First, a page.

Just as an aside, this is an investigative technique (recording conversations or making a videotape) that is a continual preoccupation with private investigators, as well as a controversial topic of discussion.  There is, of course, both Federal and State laws that describe what is illegal or legal, presented in a somewhat complex and often not very helpful manner.  In addition, to the laws, with all their intricate nuances, there is a legal principal that applies to recordings and videotaping referred to as:  ‘an expectation of privacy.’  When an investigator violates this ‘expectation’ without an appropriate court order, he or she is treading on thin ice.

Initially, Federal Law seems rather straightforward.  Regarding a recorded, two-person conversation, either in person or on the telephone; it is generally legal if one of the individuals knows a recording is being made.  However…  If you are really interested, or think it might apply to something you plan to do, you must plow through Title 18, U.S. Code 2511, Interception and Disclosure of Wire, Oral, or Electronic Communications Prohibited.  It is lengthy, but here is the section that might apply to what Stiviano did:

“It shall not be unlawful under this chapter for a person not acting under color of law to intercept a wire, oral, or electronic communication where such person is a party to the communication or where one of the parties to the communication has given prior consent to such interception unless such communication is intercepted for the purpose of committing any criminal or tortious act in violation of the Constitution or laws of the United States or of any State.”

Additionally, there are other elements of said statute that apply to the publication or dissemination of the recorded conversation, which it appears that Stiviano might have violated; as well as the media outlet that took the recording and broadcast it.

California (where it is believed that the recording took place) is a ‘two-party’ state.  In other words, to record a private conversation, California state law dictates that both parties to the conversation must be aware that a recording is being made – which puts you in a position, consequently, of also being in violation of Federal Law.

As I said initially, it’s complicated.  However, as I also said, this complexity may not matter to the NBA.  The recording was made available to the public.  The NBA had no involvement in the making of the recording or in its subsequent release to the public.  Therefore, they probably are clear to take any action they deem appropriate.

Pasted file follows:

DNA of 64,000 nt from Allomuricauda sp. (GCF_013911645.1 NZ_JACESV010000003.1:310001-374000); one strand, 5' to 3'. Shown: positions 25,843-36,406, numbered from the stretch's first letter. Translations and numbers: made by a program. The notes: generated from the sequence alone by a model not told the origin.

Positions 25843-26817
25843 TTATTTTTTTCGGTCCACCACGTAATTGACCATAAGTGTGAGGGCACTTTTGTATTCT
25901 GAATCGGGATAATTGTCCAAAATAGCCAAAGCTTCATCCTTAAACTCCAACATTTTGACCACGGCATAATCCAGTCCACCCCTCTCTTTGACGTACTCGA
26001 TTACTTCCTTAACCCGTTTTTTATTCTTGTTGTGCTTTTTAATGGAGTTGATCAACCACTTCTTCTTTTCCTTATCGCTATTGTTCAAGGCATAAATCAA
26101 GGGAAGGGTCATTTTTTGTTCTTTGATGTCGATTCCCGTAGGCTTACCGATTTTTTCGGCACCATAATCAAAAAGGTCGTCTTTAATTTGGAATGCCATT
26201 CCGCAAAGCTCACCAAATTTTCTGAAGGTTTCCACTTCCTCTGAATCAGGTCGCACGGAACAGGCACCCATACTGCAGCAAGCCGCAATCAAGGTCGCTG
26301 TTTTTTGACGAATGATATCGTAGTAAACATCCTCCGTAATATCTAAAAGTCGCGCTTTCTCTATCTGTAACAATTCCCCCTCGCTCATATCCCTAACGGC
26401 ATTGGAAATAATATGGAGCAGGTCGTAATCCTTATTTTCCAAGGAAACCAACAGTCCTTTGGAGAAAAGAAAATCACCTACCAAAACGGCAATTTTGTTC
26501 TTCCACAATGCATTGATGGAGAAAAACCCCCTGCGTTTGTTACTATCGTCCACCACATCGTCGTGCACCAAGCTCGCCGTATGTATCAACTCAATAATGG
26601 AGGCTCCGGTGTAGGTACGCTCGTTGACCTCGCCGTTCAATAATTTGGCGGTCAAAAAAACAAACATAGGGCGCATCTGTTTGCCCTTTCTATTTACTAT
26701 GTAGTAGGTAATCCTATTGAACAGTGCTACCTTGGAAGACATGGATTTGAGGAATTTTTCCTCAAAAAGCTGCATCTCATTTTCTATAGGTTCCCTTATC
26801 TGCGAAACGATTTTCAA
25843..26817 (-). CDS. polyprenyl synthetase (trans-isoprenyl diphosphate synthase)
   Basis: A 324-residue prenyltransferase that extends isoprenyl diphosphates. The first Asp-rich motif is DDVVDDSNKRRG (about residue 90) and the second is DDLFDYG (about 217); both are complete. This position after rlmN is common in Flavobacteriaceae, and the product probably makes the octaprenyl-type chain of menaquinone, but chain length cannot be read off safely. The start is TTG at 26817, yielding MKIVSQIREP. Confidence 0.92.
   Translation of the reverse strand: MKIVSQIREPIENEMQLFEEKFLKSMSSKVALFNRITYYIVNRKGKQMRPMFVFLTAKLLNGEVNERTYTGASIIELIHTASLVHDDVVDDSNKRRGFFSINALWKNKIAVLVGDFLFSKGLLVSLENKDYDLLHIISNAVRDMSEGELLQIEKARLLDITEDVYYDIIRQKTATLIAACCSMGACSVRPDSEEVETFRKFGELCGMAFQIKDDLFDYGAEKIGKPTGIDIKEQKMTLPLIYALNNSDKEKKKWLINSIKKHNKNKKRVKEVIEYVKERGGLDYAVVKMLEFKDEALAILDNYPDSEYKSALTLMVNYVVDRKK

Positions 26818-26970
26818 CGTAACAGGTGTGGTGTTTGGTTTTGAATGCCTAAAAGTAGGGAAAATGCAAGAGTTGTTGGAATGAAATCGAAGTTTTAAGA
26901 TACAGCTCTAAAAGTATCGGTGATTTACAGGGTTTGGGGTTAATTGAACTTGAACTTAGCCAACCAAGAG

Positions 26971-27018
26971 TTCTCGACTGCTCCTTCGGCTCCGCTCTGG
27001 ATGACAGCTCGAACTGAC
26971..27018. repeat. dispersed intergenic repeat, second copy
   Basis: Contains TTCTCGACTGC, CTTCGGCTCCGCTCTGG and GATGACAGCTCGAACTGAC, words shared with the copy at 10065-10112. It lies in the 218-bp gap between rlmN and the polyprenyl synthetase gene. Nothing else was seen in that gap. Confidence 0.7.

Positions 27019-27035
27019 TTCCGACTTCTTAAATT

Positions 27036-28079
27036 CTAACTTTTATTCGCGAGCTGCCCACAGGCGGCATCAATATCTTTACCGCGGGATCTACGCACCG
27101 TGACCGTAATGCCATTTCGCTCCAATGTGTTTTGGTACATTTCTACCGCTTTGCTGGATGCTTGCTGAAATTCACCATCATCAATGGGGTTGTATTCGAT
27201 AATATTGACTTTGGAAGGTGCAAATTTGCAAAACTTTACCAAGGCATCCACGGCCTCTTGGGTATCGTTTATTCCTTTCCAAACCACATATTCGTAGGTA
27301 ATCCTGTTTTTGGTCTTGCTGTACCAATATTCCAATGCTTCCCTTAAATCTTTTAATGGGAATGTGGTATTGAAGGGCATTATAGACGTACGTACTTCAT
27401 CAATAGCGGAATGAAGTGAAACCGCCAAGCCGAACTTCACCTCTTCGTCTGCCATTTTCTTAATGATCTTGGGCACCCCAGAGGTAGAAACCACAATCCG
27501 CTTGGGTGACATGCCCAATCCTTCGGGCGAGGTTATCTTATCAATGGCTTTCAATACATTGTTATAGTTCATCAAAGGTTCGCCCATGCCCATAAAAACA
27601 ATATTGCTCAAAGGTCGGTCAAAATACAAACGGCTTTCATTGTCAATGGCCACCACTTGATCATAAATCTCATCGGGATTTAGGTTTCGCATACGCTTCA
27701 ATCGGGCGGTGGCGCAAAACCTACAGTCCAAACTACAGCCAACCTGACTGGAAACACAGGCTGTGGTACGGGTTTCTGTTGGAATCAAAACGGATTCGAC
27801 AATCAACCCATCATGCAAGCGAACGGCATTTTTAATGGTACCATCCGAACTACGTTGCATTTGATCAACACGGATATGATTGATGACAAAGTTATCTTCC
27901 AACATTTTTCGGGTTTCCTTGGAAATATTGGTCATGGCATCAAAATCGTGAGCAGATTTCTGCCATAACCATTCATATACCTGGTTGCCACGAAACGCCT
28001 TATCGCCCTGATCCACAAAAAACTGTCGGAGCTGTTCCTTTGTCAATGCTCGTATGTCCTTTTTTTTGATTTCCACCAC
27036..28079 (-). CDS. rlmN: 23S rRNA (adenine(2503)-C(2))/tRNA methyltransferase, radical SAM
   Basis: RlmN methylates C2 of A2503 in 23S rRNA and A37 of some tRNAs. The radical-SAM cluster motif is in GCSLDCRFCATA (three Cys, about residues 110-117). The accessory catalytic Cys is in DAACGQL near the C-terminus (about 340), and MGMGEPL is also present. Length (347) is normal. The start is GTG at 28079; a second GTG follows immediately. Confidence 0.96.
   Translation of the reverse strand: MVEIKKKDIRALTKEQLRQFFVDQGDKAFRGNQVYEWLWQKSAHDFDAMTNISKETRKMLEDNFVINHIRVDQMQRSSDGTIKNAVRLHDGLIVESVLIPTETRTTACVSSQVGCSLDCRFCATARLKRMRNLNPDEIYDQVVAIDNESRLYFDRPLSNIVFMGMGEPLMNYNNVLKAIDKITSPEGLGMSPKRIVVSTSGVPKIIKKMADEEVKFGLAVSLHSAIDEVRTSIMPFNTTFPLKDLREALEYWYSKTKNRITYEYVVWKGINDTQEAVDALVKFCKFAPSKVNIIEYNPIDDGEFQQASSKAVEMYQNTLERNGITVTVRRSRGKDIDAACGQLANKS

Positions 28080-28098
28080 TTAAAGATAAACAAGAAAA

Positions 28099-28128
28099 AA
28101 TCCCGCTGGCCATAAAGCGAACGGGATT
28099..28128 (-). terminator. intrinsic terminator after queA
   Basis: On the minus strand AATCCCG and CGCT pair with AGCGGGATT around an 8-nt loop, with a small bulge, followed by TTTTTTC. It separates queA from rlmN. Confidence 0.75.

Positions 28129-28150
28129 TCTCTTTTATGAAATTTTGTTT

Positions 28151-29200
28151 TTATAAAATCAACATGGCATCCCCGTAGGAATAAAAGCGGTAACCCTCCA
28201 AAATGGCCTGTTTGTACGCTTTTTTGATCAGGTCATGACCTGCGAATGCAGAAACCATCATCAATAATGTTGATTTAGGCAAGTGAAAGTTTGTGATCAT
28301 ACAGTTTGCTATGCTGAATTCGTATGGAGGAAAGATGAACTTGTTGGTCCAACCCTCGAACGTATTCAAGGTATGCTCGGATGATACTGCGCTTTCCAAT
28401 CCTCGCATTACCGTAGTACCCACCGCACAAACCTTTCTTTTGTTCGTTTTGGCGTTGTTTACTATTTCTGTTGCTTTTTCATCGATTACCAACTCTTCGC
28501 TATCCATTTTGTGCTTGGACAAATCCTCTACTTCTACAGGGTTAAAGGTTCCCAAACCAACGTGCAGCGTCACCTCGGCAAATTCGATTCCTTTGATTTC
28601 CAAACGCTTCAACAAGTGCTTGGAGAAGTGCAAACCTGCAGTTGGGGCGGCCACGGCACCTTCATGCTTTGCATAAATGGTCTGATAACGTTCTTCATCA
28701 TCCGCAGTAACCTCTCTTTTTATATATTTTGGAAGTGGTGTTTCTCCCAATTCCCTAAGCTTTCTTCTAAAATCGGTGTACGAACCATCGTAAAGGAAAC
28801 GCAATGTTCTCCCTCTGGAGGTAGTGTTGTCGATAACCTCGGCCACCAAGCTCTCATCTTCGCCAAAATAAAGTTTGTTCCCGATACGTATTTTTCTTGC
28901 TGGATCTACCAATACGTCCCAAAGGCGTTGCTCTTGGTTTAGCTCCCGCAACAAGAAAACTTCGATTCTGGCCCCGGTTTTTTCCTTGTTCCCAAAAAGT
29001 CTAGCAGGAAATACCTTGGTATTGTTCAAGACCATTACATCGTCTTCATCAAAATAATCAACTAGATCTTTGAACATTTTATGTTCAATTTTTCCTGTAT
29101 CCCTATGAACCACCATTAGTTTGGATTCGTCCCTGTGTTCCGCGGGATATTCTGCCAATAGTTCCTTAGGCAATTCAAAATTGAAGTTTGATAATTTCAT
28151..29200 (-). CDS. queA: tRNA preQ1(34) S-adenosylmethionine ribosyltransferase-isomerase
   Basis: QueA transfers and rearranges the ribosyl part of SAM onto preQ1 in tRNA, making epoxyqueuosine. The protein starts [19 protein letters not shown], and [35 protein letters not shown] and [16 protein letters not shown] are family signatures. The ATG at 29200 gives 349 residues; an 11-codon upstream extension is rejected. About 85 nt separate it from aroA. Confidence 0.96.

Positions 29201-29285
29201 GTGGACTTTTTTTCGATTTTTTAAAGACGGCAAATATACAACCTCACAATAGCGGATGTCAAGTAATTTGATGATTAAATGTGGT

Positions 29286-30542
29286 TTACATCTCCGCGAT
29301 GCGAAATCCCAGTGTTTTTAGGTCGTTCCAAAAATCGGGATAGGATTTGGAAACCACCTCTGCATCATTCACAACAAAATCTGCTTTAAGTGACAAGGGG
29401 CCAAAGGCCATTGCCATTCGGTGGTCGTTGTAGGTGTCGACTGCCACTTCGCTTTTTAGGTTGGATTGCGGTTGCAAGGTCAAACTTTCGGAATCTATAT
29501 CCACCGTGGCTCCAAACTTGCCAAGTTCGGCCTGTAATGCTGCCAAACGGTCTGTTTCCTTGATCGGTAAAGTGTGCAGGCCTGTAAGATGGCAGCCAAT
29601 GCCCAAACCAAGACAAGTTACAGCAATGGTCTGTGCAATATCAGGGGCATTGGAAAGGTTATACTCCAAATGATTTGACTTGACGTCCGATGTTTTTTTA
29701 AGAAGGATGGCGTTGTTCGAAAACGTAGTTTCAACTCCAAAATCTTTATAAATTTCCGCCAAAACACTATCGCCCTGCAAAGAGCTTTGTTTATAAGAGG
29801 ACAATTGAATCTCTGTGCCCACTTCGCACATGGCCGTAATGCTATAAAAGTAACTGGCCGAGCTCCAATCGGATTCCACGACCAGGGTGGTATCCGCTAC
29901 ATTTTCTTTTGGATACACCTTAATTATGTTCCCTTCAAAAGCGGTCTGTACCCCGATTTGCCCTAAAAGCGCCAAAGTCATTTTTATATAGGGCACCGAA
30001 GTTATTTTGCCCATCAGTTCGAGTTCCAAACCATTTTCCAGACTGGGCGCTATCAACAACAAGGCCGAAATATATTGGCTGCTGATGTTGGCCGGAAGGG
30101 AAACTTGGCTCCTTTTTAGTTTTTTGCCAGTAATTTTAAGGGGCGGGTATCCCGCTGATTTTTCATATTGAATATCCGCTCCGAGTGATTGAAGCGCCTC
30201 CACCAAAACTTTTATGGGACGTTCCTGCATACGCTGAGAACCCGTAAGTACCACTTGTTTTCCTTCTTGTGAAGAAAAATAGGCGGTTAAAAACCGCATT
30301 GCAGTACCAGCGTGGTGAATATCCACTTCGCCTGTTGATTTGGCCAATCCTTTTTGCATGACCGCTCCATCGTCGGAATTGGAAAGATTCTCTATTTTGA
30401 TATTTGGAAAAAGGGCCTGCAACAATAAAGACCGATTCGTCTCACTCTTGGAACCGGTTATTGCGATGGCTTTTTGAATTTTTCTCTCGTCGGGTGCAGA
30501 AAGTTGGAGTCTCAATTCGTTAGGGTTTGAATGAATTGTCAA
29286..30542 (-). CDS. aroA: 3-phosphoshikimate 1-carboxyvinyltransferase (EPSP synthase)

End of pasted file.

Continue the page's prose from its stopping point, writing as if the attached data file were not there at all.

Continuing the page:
Now, Ms. Stiviano is a horse of another color.

True Nelson

Sunday, May 4, 2014

Donald Sterling, Owner Los Angeles Clippers / World Class Racist?

The discussion topic of the moment is, of course, Donald Sterling, previously known as Donald Tokowitz.  Yes, he too is of an often maligned minority group.  He is the billionaire owner of the NBA’s Los Angeles Clippers.  I would like to make some brief introductory comments and then proceed to my area of interest – covert recordings of conversations.

Most everyone is apparently shocked and aghast at Mr. Sterling’s statements regarding African Americans.  And, I don’t intend to defend him.  Based on what I’ve read about his actions now and in the past, he is a bully and an entirely repugnant individual.

His girlfriend, Vanessa Stiviano, approximately 50 years Sterling’s junior, reportedly recorded a private conversation between her and Sterling – during which he made some disparaging remarks about “Blacks.”  This recording was turned over to a newspaper, and the s--- hit the fan.

As we all now know, the NBA Commissioner, Adam Silver, came down hard on Sterling – a $2.5 million dollar fine, Sterling was banned from even entering the door of any NBA facility, and apparently will be forcing Sterling to sell the Clippers.  OK, Silver made a business decision in the best interests of the NBA – and that’s fine with me.  Remember, the NBA is a business, a very lucrative business involving very highly paid employees – namely the players – who are incidentally mostly African Americans (Blacks); although I earnestly wish we could finally all be just Americans.  That is, however, extremely unlikely in my lifetime.

If you listen to the recording of the private conversation between Stiviano and Sterling, and I admit that I’ve not heard the whole thing, what Sterling said is undeniably offensive and ignorant (especially for someone in his professional position and considering that his alleged girlfriend is reportedly half Black); but it doesn’t exactly knock your socks off.  I’m kind of surprised at how shocked most of the public is about his remarks.

Haven’t most of you at one time or another expressed or laughed at an offensive comment about some other group?  Personally, I’ve heard many derogatory statements and jokes involving:  females (blondes in particular) Polish people, Irish people, Mexicans, Asians, American Indians, Harvard graduates, Texas A & M graduates, lawyers, law enforcement personnel, Marines, Army, Air Force, Navy, old people, young people, every religious affiliation, Republicans, Democrats, George Bush, Barrack Obama ad infinitum.  Have I missed anyone?  Are we to believe that Blacks don’t make jokes about ‘honkeys’ and ‘crackers’?  Are we all so oblivious to these tendencies in our own nature, or hypocritical, that we don’t recognize that everyone, with very few exceptions, says things at times that we really shouldn’t?

Let’s just put this in perspective.  Sterling’s problems, and his private comments, have become a business matter involving the image that the NBA wishes to project.  It is all about money.

The recording is about money.  What were Stiviano’s motives?  Who put her up to it?  Who is in a position to gain the most?

Commissioner Silver gave it his best shot and everyone has applauded.  However, a year from now, maybe more, Silver’s dictates will be modified in Sterling’s favor.  Silver knows it.  His actions constituted ‘crisis control.’  It’s about image, sponsors and money.  And, as far as I’m concerned, he could have left his righteous indignation in his office.

There is no greater implication involved.  This doesn’t mean that racial bias against African Americans is rampant in the U.S. or the NBA.  It really indicates nothing significant about American society, other than some rich a---holes like front-row seats at sporting events and like to have sex with pretty, young women.  Moreover, who exactly is the bigger a--hole here:  Vanessa or Donald?

Next, I have a few comments about recording private conversations.
To be continued…

True Nelson